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Reactions That Translate mRNA into Drug-like Molecules

Periodic Reporting for period 3 - TRIGGDRUG (Reactions That Translate mRNA into Drug-like Molecules)

Reporting period: 2019-01-01 to 2020-06-30

The increased life span achieved in the most societies correlates with an increased probability of an individual to be diagnosed cancer. The aging of the society leads to an increase of cancer prevalence which concomitantly increases the number of cancer deaths. Despite the impressive improvements of cancer treatments, we do require new concepts for personalized therapies with little side effects.
In cancer, gene expression is deregulated due to amplification, mutation and translocation of genes. Next generation RNA sequencing provides us with the opportunity to identify the number and identity of the gene products aberrantly expressed in a patient. We propose a method that could take advantage of the personalized sequence data. The idea is to use the RNA molecules produced in cancer cells as instructors for the chemical synthesis of drug-like molecules that cure the disease. Accordingly, drug-like molecules would only be formed in those cells that express the disease-specific RNA molecules. Such a personalized molecular therapy would eliminate side effects caused by unwanted perturbation of healthy cells.
The idea to use cellular RNA molecules as triggers for drug synthesis requires chemical methods that couple recognition of the “cancer RNA” with a change of chemical reactivity. Reactive molecules must be able to “read” and “translate” the sequence of a RNA molecule into a drug-like output. We will develop mRNA-triggered reactions that i) proceed with turnover in template to cope with low mRNA copy numbers and ii) allow the single-step synthesis of highly active drug-like molecules to address deregulated protein targets inside cancer cells. To achieve this aim, we will advance chemical acyl transfer and alkylidene transfer as well as photocatalytic cleavage reactions. The reactions will form peptides, peptidomimetics or small molecules which will bind and inhibit those proteins that allow the cancer cell to survive. Since the products will able to target both RNA (by virtue of the “read” step) and deregulated proteins (by virtue pf the “translate” step) synergy between the nucleic acid and protein worlds will be harnessed.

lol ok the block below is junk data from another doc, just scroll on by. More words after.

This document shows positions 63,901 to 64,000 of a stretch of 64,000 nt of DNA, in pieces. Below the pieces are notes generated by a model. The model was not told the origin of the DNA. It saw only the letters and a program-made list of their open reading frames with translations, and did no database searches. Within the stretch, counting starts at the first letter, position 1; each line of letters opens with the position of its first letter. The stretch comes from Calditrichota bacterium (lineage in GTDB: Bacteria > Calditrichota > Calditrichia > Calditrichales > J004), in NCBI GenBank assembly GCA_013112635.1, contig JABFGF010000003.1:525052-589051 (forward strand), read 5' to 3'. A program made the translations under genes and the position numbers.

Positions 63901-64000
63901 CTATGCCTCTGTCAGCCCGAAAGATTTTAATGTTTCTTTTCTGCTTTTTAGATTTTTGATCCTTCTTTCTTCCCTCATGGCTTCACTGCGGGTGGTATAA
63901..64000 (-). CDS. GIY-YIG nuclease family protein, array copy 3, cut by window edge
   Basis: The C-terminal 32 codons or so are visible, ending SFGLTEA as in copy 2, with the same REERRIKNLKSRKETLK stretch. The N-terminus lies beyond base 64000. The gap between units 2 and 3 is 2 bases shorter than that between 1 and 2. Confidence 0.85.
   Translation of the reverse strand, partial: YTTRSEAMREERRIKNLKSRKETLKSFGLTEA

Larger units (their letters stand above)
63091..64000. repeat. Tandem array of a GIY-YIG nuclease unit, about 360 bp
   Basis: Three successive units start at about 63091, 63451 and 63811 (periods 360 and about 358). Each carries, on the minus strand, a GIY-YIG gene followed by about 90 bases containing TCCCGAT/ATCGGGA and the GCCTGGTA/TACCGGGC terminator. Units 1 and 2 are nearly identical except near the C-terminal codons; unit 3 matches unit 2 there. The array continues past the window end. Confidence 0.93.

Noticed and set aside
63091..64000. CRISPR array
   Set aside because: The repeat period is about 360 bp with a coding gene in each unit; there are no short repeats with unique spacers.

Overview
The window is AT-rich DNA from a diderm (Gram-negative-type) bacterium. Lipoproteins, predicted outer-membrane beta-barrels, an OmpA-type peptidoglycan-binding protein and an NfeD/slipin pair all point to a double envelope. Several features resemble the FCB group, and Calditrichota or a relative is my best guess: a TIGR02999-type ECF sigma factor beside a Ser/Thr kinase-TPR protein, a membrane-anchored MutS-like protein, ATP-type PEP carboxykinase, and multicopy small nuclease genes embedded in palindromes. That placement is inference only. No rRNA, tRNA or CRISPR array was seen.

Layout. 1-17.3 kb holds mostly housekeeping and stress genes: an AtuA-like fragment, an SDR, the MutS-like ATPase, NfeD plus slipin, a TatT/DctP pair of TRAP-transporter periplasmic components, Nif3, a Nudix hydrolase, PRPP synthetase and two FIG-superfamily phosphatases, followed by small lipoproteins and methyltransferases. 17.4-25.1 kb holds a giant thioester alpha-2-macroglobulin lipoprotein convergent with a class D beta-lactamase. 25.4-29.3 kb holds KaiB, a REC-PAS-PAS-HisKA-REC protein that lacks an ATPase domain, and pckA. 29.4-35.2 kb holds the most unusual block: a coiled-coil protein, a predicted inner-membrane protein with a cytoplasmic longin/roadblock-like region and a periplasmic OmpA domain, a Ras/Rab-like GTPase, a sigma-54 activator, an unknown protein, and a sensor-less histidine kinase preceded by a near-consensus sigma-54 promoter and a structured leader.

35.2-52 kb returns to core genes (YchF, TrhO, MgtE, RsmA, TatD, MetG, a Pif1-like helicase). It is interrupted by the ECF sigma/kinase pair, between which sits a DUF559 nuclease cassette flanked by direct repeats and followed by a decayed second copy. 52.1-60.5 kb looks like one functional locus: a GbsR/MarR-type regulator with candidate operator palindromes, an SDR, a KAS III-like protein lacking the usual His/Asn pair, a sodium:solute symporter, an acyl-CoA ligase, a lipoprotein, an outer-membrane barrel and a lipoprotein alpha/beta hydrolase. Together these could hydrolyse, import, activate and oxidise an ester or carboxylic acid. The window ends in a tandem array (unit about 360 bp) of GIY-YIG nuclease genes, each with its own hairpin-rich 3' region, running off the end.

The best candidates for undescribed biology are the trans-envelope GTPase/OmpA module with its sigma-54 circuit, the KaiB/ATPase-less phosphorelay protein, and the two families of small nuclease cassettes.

In a nutshell, we will develop a chemistry-based tool to hijack disease mRNA and jump-start the cell death program of cancer cells.
The research project comprises four subprojects.
Subproject I. We seek to develop reactions that are triggered by RNA and produce peptides that antagonize protein (Bcl-XL) which allows the cancer cells to grow and escape programmed cell death. So far, we have identified two suitable chemical reactions. We found a reaction that puts the synthesis of a 16 amino acid long peptide under the control of a specific RNA molecule. We have shown that the product of this reaction binds cell death inhibiting protein (Bcl-XL), kills cancer cells and we have also identified the conditions that allow the delivery of the reagents into the cell. The second reaction leads to a phosphopeptide that prevents cell growth. We now have evidence that the chemical reaction can indeed be triggered by specific RNA molecules inside live cells and perturbs a protein-protein interaction required to signal cell growth.